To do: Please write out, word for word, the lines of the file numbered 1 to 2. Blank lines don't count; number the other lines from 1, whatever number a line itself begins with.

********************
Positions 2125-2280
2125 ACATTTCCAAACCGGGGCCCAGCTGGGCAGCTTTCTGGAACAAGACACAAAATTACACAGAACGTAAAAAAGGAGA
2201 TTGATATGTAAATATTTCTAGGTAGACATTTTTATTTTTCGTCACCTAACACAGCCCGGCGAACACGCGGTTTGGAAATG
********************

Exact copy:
Positions 2125-2280
2125 ACATTTCCAAACCGGGGCCCAGCTGGGCAGCTTTCTGGAACAAGACACAAAATTACACAGAACGTAAAAAAGGAGA